Laboratory investigation revealed hypothyroidism (free T4 by dialysis 0.4 ng/dl (normal range 1.0–2.0 ng/dl)) and hyperprolactinemia (PRL, 649 ng/ml). L-T4, cabergoline, and hydrocortisone were prescribed and the patient was discharged home.

At a follow-up appointment 2 weeks later, the patient had improved mental status. He was euthyroid on L-T4 with decreasing PRL on cabergoline. He showed continued clinical and laboratory improvement at two subsequent office visits despite a repeat MRI which showed several new small areas of meta-static disease. Palliative radiation therapy was recommended, but the patient failed to come to his appointments.

In June 2005, the patient was brought to the emergency room in status epilepticus. His seizures were controlled with benzodiazepines and phenytoin. A brain MRI revealed multiple large dural-based lesions (Fig. 1D) with evidence of transtentorial herniation. High dose steroids were initiated.

The patient underwent surgical debulking of the right temporal lesion. Pathology of the metastatic lesion was consistent with recurrent tumor, but immunohistochemical staining with antibody against pituitary hormones, including PRL, was negative. MIB-1 antibody labeled more than 50% of the tumor cell nuclei.

Laboratory investigation revealed euthyroidism (free T4 by dialysis 1.2 ng/dl) and worsening hyperprolactinemia (1354 ng/ml). L-T4 and hydrocortisone were continued and bromocriptine was started.

The family agreed to have the patient placed in a long-term care nursing facility. He received a full course of radiation and consistently took his cabergoline with resolution of the seizures.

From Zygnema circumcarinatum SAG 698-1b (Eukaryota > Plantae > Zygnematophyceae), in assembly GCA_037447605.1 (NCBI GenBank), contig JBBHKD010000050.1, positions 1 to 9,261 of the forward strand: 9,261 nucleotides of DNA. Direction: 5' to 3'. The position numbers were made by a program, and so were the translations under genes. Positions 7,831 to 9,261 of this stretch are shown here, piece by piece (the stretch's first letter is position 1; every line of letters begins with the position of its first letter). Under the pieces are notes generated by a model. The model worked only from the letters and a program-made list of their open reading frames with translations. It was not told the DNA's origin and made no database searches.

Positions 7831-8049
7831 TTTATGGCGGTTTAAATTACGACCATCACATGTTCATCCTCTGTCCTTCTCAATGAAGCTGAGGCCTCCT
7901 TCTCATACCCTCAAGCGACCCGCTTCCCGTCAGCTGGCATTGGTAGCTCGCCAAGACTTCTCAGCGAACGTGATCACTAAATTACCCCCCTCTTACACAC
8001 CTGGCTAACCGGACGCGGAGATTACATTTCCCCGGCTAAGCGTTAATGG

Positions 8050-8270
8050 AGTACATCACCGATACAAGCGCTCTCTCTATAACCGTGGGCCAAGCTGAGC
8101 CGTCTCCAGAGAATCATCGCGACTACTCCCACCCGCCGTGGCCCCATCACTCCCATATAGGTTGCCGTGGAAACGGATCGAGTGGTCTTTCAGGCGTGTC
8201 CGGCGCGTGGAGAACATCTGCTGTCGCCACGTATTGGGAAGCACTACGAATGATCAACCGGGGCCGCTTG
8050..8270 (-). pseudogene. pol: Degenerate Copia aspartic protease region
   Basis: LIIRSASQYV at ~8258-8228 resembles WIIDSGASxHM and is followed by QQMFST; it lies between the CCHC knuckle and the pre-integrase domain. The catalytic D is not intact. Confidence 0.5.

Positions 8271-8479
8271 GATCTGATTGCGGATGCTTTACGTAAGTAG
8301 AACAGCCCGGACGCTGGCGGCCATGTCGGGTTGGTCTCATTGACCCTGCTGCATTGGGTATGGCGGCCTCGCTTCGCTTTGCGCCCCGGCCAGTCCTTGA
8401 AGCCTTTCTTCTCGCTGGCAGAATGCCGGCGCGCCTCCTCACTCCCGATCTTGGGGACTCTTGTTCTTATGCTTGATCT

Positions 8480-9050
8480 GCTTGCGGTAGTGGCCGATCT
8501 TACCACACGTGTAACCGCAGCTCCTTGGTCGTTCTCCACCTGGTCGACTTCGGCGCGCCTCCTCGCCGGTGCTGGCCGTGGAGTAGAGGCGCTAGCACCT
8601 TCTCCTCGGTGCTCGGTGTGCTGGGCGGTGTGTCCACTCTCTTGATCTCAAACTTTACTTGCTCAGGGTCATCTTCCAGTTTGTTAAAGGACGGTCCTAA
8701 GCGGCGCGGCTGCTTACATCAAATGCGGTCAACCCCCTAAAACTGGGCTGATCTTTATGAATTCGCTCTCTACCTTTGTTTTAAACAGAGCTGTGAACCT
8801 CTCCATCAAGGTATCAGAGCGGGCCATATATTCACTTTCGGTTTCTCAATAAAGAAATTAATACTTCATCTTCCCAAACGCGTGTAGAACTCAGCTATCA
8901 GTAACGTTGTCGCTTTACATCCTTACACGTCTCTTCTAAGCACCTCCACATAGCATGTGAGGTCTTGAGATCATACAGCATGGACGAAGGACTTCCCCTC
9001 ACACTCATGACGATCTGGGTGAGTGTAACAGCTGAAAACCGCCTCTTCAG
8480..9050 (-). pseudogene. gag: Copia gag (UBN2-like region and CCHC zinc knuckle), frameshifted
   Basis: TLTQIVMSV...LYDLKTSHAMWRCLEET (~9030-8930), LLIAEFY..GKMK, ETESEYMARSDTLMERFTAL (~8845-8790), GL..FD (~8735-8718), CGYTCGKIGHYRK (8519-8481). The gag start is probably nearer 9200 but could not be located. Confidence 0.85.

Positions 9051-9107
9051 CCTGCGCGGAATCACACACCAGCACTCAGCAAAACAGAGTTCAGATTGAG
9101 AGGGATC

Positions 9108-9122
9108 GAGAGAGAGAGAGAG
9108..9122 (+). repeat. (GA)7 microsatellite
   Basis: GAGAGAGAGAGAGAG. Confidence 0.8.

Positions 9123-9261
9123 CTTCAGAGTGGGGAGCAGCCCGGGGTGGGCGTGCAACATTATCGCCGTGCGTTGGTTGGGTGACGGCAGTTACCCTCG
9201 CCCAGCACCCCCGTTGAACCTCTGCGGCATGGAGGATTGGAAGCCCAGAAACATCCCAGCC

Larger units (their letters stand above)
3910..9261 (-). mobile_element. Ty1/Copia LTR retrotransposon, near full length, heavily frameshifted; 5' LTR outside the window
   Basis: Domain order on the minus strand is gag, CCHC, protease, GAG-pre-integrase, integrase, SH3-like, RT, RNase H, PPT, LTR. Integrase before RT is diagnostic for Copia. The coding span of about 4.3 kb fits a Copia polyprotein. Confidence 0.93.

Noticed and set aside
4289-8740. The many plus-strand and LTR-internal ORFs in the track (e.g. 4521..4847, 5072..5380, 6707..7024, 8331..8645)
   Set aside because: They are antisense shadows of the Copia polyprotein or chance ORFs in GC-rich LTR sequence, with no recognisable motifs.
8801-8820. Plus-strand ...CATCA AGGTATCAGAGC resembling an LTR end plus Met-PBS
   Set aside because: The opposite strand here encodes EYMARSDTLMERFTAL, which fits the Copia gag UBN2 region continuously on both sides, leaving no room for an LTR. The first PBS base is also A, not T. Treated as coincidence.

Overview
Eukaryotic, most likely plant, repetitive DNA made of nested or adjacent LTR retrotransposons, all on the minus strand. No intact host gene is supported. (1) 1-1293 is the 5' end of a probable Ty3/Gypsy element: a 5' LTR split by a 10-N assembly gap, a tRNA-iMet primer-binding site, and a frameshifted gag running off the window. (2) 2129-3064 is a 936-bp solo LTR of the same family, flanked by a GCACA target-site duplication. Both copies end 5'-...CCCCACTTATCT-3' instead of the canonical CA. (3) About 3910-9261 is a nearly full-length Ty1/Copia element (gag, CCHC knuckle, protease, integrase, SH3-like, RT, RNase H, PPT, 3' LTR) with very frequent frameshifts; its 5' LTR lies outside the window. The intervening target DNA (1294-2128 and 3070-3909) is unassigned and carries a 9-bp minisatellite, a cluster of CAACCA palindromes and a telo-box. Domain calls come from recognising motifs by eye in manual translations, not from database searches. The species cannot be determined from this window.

Discussion

The diagnosis of pituitary cancer is extremely rare, accounting for 0.1–0.5% of pituitary tumors (3). The diagnostic criteria itself are widely debated; no histological, immunohistochemical, or electron microscopal findings reliably distinguish pituitary adenomas from carcinomas. The current consensus in the literature supports the presence of metastases to diagnose carcinoma.

Our patient was similar to previous case reports of pituitary carcinoma for several reasons. The literature suggests that the primary tumor is typically diagnosed in the fourth decade; our patient was 37 years old at presentation. Furthermore, the average time between diagnosis of a pituitary adenoma to the development of metastases averages 7 years, although in PRL-producing tumors the mean is shorter (4.7 years) (4). Our patient presented 9 years after his primary tumor was resected, although the reccurrence had likely gone undiagnosed for some time. Thirdly, our patient’s initial tumor pathology had frequent mitotic figures and prominent nucleoli, two features associated with, although not completely indicative of, more aggressive tumor behavior (4).

Our patient was unique, in many respects, to previous reports of pituitary carcinoma. His laboratory data over the progression of his disease are summarized in Table 2. Both his clinical course and endocrine evaluation support the diagnosis of a PRL- and TSH-secreting pituitary carcinoma. Although we have been unable to confirm the latter diagnosis through immunohistochemistry, an inappropriately high TSH, an elevated α-subunit, and an α-subunit/TSH molar ratio of greater than 1 (depending on the TSH and gonadotropin levels (5)) all support the diagnosis of a TSH-secreting tumor (2). In our patient, the α-subunit/TSH ratio was calculated at greater than 18.